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Posted on 09-17-2012

Pain Control

Pain may be gain in the gym or training for an Ironman, but not when our pets are injured or having surgery.  Pain is a natural warning that something is wrong and needs to be fixed.  Once we receive that warning and diagnose the problem, we need to control the pain so our pets can heal.  Uncontrolled pain can cause stress, anxiety, increased cortisol (a hormone that decreases healing), increased blood pressure, decreased appetite, and decreased sleep.  All of those things can delay or inhibit healing and the only thing we gain is an unhappy pet!
Pain is caused by a cascade of nerve signals and chemicals in the body.  Once the cascade is started, it actually builds on itself (a condition called "wind up") and the same injury can feel more painful as time passes if the pain is not controlled.  Blocking the pain chemically with medications can stop or reverse "wind up" and get the pain under control.  Of course, correcting the cause of the pain, when possible, is important too.
Just like a forest fire, pain is easier to prevent than it is to treat.  When we can't prevent it, it is easier to control when caught as early as possible and then kept under control.  We don't put out forest fires by spraying water on them only now and then.  We fight them until they are under control, then we put them out. Same thing with pain in our pets, especially during surgery.  If we can prevent the pain response with medication BEFORE the surgery, we can use much less medication over all and have a much happier pet along the way.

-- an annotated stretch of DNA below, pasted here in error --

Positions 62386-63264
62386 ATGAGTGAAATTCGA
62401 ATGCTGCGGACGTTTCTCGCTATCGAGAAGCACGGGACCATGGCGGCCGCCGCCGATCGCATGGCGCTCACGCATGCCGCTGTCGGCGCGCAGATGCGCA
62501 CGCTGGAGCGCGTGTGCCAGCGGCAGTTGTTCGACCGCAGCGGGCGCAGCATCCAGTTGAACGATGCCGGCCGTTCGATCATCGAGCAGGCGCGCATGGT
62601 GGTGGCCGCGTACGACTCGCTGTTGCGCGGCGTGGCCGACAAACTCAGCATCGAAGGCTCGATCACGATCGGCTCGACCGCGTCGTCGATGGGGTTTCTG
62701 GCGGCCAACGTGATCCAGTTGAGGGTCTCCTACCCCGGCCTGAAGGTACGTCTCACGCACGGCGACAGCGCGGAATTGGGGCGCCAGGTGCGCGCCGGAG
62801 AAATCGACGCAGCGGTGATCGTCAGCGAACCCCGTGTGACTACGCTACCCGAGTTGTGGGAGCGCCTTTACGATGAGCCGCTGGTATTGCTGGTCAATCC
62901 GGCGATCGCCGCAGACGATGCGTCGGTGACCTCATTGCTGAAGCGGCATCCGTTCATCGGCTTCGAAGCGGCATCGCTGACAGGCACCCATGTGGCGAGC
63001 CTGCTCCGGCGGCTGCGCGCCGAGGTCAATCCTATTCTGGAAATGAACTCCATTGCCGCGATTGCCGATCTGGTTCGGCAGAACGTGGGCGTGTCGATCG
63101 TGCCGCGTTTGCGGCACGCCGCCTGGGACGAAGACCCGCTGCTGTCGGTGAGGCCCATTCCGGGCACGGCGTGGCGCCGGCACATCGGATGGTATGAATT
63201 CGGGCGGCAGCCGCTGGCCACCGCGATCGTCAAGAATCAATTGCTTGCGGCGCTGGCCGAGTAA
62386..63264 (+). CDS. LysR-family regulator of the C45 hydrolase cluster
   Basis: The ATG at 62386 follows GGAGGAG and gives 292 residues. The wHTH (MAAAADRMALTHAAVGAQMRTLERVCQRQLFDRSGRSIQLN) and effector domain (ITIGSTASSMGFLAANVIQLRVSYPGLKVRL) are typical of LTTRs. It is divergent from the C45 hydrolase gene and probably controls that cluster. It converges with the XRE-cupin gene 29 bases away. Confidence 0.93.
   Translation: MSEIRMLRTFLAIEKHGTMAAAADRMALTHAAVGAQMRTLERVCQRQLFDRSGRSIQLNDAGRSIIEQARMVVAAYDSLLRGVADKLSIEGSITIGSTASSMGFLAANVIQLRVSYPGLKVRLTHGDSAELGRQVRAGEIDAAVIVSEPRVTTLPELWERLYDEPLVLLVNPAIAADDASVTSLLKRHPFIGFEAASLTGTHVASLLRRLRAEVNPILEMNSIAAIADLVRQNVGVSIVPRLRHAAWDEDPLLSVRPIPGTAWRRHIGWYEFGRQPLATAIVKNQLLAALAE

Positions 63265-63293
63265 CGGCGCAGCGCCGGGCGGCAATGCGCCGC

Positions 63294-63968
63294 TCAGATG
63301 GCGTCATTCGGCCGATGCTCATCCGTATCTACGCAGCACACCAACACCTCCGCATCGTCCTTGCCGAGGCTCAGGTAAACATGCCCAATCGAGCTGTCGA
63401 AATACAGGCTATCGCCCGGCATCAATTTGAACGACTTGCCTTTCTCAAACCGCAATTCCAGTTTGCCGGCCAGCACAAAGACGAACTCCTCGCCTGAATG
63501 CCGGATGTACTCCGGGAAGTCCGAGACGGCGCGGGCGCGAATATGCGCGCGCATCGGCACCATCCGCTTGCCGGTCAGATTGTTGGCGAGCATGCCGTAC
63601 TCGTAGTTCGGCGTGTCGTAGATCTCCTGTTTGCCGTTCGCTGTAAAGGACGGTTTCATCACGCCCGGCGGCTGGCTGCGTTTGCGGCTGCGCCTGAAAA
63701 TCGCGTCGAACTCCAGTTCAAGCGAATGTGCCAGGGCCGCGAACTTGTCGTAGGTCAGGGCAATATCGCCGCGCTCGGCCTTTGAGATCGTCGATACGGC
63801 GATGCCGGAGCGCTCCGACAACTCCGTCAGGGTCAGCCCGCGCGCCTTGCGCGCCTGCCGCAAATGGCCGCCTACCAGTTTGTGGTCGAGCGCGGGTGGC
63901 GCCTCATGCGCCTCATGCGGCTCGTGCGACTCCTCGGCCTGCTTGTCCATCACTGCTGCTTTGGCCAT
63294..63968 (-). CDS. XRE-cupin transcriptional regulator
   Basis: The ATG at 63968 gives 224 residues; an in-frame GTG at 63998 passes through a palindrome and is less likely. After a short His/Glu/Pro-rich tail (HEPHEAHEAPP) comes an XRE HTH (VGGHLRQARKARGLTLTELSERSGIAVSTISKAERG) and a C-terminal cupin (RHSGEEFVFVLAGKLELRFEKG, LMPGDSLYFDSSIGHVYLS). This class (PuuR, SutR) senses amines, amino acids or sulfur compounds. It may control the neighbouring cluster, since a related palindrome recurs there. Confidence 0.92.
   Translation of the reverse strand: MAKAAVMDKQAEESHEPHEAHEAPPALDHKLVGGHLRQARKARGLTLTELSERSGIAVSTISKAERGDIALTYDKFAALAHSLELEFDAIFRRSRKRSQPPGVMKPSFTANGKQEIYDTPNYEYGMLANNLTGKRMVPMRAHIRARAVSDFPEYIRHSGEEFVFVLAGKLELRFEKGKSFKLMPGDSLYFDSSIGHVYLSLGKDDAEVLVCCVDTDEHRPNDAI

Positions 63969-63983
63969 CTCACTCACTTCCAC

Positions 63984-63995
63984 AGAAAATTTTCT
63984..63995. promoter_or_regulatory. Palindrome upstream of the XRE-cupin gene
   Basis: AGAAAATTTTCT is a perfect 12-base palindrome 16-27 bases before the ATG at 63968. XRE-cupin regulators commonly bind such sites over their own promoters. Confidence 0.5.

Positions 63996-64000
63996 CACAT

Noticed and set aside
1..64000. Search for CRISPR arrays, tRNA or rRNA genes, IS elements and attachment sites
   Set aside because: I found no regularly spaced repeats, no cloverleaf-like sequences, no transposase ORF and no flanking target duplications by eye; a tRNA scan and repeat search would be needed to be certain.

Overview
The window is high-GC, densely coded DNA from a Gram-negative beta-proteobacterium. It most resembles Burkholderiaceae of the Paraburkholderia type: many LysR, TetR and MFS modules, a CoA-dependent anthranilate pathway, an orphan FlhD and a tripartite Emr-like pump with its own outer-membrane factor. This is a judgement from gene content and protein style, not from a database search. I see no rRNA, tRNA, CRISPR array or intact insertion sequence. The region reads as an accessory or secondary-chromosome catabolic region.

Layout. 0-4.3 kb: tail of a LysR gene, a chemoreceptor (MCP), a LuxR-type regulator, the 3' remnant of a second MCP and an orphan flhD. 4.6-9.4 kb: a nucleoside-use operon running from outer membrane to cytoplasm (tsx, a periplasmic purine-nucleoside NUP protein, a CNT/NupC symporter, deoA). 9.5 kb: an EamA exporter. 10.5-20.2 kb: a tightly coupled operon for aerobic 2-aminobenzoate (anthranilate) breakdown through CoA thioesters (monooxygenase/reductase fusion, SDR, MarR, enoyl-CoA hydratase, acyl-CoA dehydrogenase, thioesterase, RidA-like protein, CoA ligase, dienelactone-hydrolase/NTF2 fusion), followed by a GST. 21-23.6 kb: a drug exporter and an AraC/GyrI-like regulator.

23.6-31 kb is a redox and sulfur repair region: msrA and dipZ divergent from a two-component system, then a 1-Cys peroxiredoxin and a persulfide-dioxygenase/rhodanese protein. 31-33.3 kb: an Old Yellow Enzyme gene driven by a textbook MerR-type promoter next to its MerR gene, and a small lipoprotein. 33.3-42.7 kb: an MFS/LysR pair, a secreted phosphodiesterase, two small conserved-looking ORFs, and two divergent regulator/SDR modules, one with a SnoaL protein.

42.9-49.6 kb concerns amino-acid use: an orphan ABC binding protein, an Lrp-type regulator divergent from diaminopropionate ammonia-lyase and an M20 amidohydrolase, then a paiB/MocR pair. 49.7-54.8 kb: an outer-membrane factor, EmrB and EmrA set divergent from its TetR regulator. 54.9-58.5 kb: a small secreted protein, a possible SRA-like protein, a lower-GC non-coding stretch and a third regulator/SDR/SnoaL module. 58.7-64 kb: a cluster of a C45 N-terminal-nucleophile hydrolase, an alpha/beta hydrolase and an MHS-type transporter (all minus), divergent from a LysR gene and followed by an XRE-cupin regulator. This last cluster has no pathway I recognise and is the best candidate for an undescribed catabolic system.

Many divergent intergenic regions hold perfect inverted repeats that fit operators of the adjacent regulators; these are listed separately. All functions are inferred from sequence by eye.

For example, before knee surgery we give pets epidural anesthesia.  We block the pain signals before they even get to the neurons in the spine.  By blocking the pain before it happens we avoid wind up, we can use less general anesthesia (making it much safer for the pet), and we can transition to oral pain medications before the epidural wears off after the procedure, making the transition before the pet starts to feel the pain.
For other surgeries we use local anesthetics or regional nerve blocks in addition to general anesthesia.  Like the epidural, these block the pain signals before they reach the neurons, actively controlling the pain response before it starts.
Lastly, sometimes we get mixed signals about pain.  Limping, for example, can certainly be a sign of pain but it can also be due to instability.  If your pet has a torn cruciate ligament in his knee, the joint will undergo an abnormal shift during weight bearing.  This triggers a spinal reflex that causes the muscles of the leg to relax abruptly.  Even if there is no pain response the pet limps or bears only a little weight on the leg because of the instability.  Make no mistake, tearing a cruciate ligament hurts initially (I remember when I tore mine!).  But after the inflammation subsides and the swelling goes down we are still left with an unstable joint and a limp until we get it fixed.
That is a very brief summary about the really complex topic of pain.  Next time we'll talk about the CO2 laser and some of the ways we use it in surgery.  As always, we hope your pet never needs surgery, but if they do we're here to help.  

Dr. Wight


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